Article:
Tuesday, September 20, 2005

As President Bush weighs viable candidates for a second Supreme Court vacancy, Republican allies close to the process agree on one thing: Expect the unexpected selection.

Top Republicans say liberals are playing politics by warning that a fierce Senate fight will erupt if the president nominates a conservative to replace the high court’s moderate female, and that Mr. Bush won’t be pigeonholed by Washington pundits’ calls for a woman or a Hispanic.

“The idea that he has to move left is a ludicrous, inside-the-Beltway type of thinking, coming from people who want to do him harm,” said Gary Bauer, chairman of the Campaign for Working Families. “I’m confident the administration will ignore that advice.”

“Nobody ever contemplated that Bill Clinton, with all of his troubles, would be expected to nominate a conservative. The unspoken message here is that the left is telling the president that you have no right to make the court more conservative, only liberal presidents have the right to make the court more liberal,” he said.

Still, Democrats and liberals, frustrated by what they say was Judge John G. Roberts Jr.’s proclivity to evade tough questions during 20 hours of Senate hearings on his nomination to replace Chief Justice William H. Rehnquist, are advising the president to nominate a moderate to avoid a battle in the Senate.

Some Republicans close to the White House say top Bush aides are looking mainly at female jurists to fill Justice Sandra Day O’Connor’s seat. Democrats vow a fight if Mr. Bush nominates a hard-core conservative.

But GOP strategist Charlie Black said the threat does not send shivers down the president’s spine.

“It’s naive all of a sudden to say that the White House just realized that there’s going to be a tough confirmation fight in the Senate,” Mr. Black said. “Of course there’s pressure from both sides, but he’s not going to cave to pressure from the left or the right.”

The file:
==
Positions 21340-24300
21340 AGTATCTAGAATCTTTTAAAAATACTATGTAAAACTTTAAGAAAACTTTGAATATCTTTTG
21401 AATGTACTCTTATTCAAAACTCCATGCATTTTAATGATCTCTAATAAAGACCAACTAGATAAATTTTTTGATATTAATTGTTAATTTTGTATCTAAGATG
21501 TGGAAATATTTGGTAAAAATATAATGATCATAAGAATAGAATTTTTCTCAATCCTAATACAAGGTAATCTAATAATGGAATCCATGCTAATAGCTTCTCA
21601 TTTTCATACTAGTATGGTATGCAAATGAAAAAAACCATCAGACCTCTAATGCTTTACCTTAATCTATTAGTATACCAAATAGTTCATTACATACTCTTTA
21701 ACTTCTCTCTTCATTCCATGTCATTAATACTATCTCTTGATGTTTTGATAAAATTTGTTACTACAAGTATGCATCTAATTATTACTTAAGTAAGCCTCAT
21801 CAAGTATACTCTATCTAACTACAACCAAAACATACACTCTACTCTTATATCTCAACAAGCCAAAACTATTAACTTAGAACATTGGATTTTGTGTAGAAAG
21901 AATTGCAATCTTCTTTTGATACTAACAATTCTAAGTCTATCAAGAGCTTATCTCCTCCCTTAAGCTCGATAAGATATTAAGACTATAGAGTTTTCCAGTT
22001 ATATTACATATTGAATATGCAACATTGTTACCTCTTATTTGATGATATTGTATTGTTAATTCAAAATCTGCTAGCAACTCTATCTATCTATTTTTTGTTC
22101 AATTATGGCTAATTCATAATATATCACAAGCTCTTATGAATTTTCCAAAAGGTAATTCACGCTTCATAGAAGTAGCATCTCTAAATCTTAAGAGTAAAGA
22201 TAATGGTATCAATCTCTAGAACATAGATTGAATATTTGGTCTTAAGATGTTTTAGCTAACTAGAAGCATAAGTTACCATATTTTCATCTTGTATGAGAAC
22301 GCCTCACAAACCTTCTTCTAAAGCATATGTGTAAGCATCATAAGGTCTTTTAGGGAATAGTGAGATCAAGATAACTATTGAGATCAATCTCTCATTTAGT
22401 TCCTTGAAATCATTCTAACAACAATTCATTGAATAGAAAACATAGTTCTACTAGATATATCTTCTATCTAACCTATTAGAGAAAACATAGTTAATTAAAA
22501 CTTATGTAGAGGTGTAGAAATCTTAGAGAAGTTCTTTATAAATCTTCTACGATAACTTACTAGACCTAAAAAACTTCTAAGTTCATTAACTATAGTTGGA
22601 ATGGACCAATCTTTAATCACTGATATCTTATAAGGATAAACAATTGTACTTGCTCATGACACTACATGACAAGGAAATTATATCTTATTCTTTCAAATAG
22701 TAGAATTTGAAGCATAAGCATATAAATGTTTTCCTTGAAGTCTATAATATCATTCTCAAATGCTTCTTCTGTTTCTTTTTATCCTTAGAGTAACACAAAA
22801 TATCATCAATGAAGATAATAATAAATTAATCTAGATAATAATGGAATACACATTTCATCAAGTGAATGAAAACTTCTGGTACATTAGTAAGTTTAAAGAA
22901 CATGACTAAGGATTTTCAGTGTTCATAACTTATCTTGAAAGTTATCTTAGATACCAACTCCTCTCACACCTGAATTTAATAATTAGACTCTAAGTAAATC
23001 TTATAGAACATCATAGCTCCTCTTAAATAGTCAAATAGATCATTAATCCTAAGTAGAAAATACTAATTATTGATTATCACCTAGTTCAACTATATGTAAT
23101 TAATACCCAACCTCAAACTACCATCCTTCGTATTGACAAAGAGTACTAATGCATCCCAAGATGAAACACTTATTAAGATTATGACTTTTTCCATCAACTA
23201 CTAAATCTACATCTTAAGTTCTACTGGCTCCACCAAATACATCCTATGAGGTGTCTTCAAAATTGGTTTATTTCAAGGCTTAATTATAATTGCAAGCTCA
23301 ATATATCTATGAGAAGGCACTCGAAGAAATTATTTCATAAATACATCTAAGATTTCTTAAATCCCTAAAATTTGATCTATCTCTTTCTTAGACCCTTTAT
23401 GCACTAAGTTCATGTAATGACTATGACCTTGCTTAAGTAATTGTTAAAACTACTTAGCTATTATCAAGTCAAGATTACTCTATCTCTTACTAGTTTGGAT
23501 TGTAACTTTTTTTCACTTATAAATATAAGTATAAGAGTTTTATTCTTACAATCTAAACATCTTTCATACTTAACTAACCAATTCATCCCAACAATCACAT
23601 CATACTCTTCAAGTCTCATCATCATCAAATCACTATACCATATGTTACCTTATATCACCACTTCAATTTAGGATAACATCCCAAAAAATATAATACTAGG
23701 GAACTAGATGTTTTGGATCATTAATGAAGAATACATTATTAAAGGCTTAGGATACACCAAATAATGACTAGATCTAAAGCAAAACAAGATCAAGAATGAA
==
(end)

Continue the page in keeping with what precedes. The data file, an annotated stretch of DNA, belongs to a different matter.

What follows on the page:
Mr. Bush will feel some of that pressure today when he meets at the White House with top senators from both parties about who should be picked for the lifetime appointment.

Republicans note that Democrats advised the president in July to chose a moderate or a woman — or both — to replace Justice O’Connor, but he instead chose a white, male conservative.

Mr. Black acknowledged that “there’s only a handful of people who know” the president’s top candidates. Two conservatives in legal organizations say top Bush aides are interviewing new prospects.

Some prominent candidates, however, made it into the final stages of the last search and are considered front-runners this time around. Judges Edith H. Jones and Edith Brown Clement, both of the Fifth Circuit in New Orleans, were on the shortlist. Also at the top of the list is Attorney General Alberto R. Gonzales, who irks Democrats and conservatives alike but is known as a loyal friend of the president.

“If the president decides he would be the best choice, he’s going to pick him. That’s it,” Mr. Black said. If that occurs, he would be the first Hispanic on the high court.

A new name has emerged on the longer list of candidates — Judge Consuelo M. Callahan of the Ninth Circuit, the liberal San Francisco court, one of whose judges recently ruled that the phrase “under God” in the Pledge of Allegiance violates the Constitution.

“That would kill two birds with one stone,” said David Schultz, a professor at Minnesota’s Hamline University law school and author of a new book, “The Encyclopedia of the Supreme Court.”

Democrats, he said, “would have a hard time opposing a Hispanic woman,” and Mr. Bush already knows her: He appointed her to the federal bench in 2003.

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